Kim: The choice of the archetypes was pretty sharp. How did you select them? 

Vera: Those we selected were the ones we hold the best and are provocative. We picked the ones we found the most recognizable.

Lori: I think also they were the ones that have the most stereotypical representation in the contemporary society. The beauty pageant queen, the mother, the lover, there is so much to put around these. There is a lot of information in the collective subconscious about these female roles. Versus the mystic or the virgin, which we worked with but it would have been a different piece in the end.

Sarah: The virgin was a bit there in the beauty queen.

Vera: As a personal point of view, they are the most upsetting ones for me also. I’m happier to be a mystic than a beauty pageant. I think it’s a lot more of pressure for people to take the queen role when the mystic is more fluid. The Beauty pageant queen is too much related to a specific idea of what are beautiful women. Mystic is more beyond gender. 

Borsos Luca, Julia Jakubowska, Kemény Rozália, Lakos Fanni, Lori Baldwin, Makra Viktória, and Sarah Günther, Queendom (2017). Concept and direction by Veronika Szabó. Artus Studio, Budapest.
Photo: Laszlo Halasz, courtesy of Veronika Szabó

Kim: Hungary is known to be quite of a conservative country. What does it mean to you to be feminist artists/activists in this particular context?

Vera: It’s not easy to be a feminist artist or person in this country. People are afraid of this word. Most of the people I know in theater, especially directors are mostly men. Now it’s changing a bit, there are a couple a female directors coming. Even people who think and work about feminist issues in theory have sometimes really sexist behaviours. It’s something you can notice on the street in everyday but also structure wise. We are in a process of changing though. I also feel that within the Hungarian feminist communities sometimes it is hard to open a free dialogue instead of attacking even each other.

Sarah: I don’t identify myself as a feminist. I’m not a -ist anyway. In our practice, we just try to create another space where things are working in balance. I wouldn’t say this context is proper to Hungary moreover, I don’t think things are better in West Germany for example. I’m not a person who likes to sit down and talk about values with people. I work with an old alcoholic guy. Sometimes he accepts that the females are the bosses, something changes maybe during the process of working together. It builds up another practice, it’s a potential for the future that we are trying on and on. We’re not preachers, we play with our boundaries and everybody then feels more free. It creates a space for freedom. I don’t think we have to compare Hungary with other countries. I also agree with Vera when she says the left wing feminists often miss the open dialogue, in West Germany as well.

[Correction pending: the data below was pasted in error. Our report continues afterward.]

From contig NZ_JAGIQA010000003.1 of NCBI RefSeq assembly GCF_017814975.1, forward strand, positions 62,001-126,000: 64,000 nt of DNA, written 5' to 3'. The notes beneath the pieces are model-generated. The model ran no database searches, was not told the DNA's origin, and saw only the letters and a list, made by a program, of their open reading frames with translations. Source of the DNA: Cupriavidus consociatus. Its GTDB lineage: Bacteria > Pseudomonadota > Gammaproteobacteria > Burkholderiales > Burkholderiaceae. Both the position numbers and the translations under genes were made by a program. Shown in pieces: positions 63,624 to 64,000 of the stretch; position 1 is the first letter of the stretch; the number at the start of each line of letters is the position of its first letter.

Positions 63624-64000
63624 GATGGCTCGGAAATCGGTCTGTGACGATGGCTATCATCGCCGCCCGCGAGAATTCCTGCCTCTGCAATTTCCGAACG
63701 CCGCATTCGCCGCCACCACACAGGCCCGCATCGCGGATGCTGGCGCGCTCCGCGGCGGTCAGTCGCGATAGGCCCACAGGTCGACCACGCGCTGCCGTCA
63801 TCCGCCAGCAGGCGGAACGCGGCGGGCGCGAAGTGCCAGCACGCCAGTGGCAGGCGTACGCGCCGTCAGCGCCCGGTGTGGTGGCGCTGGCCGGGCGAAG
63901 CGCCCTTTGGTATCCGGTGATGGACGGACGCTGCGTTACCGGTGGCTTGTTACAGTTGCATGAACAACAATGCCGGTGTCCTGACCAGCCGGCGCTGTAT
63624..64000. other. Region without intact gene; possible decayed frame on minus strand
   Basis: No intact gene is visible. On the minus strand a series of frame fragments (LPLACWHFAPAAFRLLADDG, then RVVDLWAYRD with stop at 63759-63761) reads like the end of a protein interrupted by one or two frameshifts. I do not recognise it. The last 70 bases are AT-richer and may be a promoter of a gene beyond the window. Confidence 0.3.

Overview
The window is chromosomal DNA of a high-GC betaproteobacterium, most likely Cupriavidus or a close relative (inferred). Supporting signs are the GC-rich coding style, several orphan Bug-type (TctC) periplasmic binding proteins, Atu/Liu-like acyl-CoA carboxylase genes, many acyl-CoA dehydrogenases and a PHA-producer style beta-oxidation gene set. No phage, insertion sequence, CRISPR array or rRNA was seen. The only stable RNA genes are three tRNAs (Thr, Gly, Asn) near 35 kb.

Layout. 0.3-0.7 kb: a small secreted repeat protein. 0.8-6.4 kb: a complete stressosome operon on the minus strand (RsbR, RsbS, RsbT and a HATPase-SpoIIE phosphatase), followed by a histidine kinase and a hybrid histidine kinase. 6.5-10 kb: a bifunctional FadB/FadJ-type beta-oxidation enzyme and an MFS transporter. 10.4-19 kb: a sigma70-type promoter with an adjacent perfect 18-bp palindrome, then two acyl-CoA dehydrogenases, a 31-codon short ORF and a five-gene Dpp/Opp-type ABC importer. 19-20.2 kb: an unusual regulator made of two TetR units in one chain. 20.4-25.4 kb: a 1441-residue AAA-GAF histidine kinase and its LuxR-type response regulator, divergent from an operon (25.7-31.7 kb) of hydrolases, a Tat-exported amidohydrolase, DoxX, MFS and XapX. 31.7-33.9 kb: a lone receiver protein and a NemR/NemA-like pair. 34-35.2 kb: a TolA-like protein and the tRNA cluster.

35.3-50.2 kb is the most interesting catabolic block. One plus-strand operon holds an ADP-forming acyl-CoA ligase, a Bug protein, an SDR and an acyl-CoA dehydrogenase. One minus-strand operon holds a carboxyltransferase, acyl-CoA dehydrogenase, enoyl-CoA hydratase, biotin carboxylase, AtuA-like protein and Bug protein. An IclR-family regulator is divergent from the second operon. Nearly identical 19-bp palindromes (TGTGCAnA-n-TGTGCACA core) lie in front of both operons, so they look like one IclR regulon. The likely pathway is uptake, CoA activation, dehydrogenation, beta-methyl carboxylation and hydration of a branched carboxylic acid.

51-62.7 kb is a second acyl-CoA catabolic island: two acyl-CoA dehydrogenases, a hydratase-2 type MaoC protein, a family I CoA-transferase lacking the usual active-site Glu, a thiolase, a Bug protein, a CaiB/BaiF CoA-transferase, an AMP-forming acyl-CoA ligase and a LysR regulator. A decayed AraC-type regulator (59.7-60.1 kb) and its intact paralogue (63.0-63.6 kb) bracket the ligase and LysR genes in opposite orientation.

Luca: I don’t know, after living in Spain, when I came back to Hungary I felt not so many things changed. The theater system is still centered on the director who is most of the time a male. With the theater community I was in touch with in Madrid, in the squats, the anarchist community involved a lot of different people with a lot of different issues in activism. When I came back I was craving to find such a group of people but didn’t manage to. I didn’t really apply to castings, as I knew it wouldn’t fit to what I expected as a theater group. It was actually a contact from Madrid who put me in touch with Lori who is American and Luiza, who is Brazilian, who organize “Slunt”, a performance event related to feminist and queer issues in Budapest. This is where I found the community who talks about these issues but they are all foreigner!

Lori: To me it was really exciting to find Vera’s project. I got involved in collective processes before as long as few month of research in more horizontal way of creating and I really missed that. Working as a duo with Luiza is great but I wanted to be part of a bigger group. I was also very happy to find access to a Hungarian production. I’m not really an actress or a dancer so there was not really a place for me to do what I wanted to, except with Luiza. It’s interesting that the collectivity comes up in the feminist question. To me they go very hand in hand. I do identify as a queer feminist, and I think collective organizing is part of that. To work with a deconstructed hierarchy was really interesting. Of course we agreed that Vera is the director and she came with a proposal, but I really felt respected as a collaborator and a co-creator, our input was really valuable. It really matched with how I want to participate to the world so it was really important to me. Towards being a feminist in Hungary, I really think it’s hard to be a queer person and a feminist anywhere. It’s just a different type of hard, but it would be difficult anywhere. It’s also valuable to want to make works to open the dialogue. This piece did that for the audience but also among us. We all come from different backgrounds thinking differently about life, gender and these roles. We disagreed and still disagree on some things and it’s all ok. Someone from the Gender Studies department in CEU University actually told me we “managed to do in one hour what (they’re) trying to do in two years writing a dissertation “. This is our work!